Leadership tends to be a skill most organizations seek in their employees and executive team. No surprise there. But leadership is also becoming an enigma in the ever-changing modern workplace. Increased remote work has created a heightened need for effective communication and changing leadership roles.
Ironically, 72 percent of corporate executives told Gap International they consider it “very important” to improve leadership at their companies, but just 43 percent of that same group said they foresee investing in leadership skills training. What gives?
Those executives must not realize that ineffective leadership carries its own costs— costs that easily can exceed any monetary investment in leadership training activities for employees. Bad leadership can result in dissatisfied employees, lower productivity, poor customer service and a high turnover rate— all consequences more costly than leadership development.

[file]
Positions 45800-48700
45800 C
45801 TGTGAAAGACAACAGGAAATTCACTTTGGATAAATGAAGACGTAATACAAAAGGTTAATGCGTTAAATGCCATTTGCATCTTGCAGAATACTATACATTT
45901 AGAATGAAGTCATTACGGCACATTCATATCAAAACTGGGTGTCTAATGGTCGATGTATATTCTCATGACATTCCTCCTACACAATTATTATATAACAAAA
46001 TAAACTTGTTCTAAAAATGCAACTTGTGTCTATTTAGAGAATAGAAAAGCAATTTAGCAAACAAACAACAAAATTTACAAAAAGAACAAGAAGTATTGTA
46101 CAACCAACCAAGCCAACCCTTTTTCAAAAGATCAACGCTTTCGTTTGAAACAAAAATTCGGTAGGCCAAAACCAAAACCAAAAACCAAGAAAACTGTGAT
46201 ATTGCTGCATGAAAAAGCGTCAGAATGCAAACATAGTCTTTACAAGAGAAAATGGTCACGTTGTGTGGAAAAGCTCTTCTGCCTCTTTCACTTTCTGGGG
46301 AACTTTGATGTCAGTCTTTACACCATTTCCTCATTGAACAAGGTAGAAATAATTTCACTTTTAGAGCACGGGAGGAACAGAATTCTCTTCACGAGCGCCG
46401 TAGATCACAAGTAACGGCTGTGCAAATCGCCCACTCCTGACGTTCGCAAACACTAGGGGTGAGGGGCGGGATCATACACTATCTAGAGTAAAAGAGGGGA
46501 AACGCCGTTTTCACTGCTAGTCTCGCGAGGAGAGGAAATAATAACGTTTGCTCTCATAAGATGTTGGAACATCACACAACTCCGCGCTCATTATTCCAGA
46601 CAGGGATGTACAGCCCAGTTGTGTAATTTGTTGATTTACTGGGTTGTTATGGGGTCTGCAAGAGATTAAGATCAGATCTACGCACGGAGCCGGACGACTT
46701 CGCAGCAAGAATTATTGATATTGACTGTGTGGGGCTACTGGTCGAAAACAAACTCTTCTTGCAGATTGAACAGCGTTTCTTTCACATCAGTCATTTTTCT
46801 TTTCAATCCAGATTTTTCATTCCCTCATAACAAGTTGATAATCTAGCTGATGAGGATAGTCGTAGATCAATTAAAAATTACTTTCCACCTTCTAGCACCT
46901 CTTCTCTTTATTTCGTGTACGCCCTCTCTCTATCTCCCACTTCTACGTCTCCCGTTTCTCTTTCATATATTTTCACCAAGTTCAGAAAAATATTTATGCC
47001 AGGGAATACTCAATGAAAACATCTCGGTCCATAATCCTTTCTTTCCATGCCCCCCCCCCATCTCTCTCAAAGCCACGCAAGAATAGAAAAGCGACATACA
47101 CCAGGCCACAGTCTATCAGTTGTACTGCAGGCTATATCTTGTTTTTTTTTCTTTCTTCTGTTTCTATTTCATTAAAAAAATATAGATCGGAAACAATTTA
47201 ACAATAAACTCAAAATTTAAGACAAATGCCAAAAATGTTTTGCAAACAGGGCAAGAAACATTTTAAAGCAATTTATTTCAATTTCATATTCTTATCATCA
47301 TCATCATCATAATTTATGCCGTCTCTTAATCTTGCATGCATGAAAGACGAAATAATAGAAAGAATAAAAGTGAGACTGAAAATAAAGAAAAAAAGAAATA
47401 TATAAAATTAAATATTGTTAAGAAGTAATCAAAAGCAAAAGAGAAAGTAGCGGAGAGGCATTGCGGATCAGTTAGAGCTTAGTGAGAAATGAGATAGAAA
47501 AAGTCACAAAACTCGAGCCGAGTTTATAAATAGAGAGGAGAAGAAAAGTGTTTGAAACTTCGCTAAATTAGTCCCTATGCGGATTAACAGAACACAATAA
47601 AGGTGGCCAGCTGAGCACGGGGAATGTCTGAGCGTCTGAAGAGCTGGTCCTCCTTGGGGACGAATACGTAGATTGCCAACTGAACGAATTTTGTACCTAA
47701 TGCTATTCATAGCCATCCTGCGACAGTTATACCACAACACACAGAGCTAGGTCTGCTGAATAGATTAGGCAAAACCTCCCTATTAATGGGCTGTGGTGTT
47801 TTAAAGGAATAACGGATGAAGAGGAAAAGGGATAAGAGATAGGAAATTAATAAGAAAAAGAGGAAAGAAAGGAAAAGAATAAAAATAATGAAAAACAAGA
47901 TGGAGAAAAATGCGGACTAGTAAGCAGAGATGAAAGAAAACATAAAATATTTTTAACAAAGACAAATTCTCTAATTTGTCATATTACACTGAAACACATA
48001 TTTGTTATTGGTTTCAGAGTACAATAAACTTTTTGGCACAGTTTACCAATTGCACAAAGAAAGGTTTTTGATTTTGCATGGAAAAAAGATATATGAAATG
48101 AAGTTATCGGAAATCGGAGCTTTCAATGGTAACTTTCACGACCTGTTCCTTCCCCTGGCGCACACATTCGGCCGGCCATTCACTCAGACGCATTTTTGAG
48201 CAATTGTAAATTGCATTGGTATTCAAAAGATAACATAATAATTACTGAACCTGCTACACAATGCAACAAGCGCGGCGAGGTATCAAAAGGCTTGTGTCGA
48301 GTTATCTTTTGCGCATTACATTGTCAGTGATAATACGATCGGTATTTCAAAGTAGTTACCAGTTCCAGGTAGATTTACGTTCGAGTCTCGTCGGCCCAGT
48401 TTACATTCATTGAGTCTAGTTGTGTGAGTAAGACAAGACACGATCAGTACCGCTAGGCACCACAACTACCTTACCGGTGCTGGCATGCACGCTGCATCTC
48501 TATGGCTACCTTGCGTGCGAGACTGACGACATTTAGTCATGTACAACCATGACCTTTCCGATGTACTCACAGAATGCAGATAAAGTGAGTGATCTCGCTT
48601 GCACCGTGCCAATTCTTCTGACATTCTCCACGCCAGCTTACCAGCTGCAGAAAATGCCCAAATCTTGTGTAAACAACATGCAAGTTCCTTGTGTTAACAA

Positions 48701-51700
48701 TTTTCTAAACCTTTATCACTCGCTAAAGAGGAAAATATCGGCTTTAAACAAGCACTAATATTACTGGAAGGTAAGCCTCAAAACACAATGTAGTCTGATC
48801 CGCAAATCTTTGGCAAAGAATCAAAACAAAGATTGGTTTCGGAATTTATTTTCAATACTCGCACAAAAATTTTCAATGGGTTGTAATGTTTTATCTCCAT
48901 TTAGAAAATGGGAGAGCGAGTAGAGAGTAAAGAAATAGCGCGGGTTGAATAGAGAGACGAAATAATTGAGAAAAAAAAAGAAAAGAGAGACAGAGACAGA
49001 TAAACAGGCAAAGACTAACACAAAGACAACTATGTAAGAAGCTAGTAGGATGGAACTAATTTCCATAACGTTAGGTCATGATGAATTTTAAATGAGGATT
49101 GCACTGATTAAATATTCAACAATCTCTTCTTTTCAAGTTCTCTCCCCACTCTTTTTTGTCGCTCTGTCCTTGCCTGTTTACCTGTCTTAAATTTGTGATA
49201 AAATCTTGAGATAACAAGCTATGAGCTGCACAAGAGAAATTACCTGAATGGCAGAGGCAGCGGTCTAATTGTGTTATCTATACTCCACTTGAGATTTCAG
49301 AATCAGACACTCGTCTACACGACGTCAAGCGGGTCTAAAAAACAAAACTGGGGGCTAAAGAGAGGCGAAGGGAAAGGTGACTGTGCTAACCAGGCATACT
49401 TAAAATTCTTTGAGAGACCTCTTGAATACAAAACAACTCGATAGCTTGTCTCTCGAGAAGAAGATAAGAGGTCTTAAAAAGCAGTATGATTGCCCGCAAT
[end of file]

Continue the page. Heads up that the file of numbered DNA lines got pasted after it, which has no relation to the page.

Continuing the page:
What if more executives and managers understood strategies for leadership team development that don’t have to cost an arm and a leg? Leadership skills training doesn’t require a huge investment. Leadership activities examples are practically endless.
Hoping to build an effective leadership team? Check out the following ways to foster leadership skills in your organization.
It might sound harsh, but some people just aren’t leadership material. But how do recruiters, trainers, managers and executives identify leadership potential without also spending resources on otherwise excellent employees who just aren’t cut from the leadership cloth? Looking for leadership potential isn’t an exact science, but there are ways to recognize potential leaders and nurture skills that will serve both them and your organization.
How can you select employees with the greatest leadership potential? For starters, look for a few signs of a future leader, including:
- Leaders earn respect instead of expecting it or demanding it.
- Leaders are enthusiastic about their work and the company.
- Leaders aren’t afraid to ask for help and appropriately delegate tasks.
- Leaders respond constructively to drawbacks and failures.
- Leaders demonstrate excellent communication skills.
- Leaders are effective listeners.
- Leaders are confident yet not boastful.
- Leaders motivate colleagues.
- Leaders can multitask.
- Leaders are eager to learn ways to improve.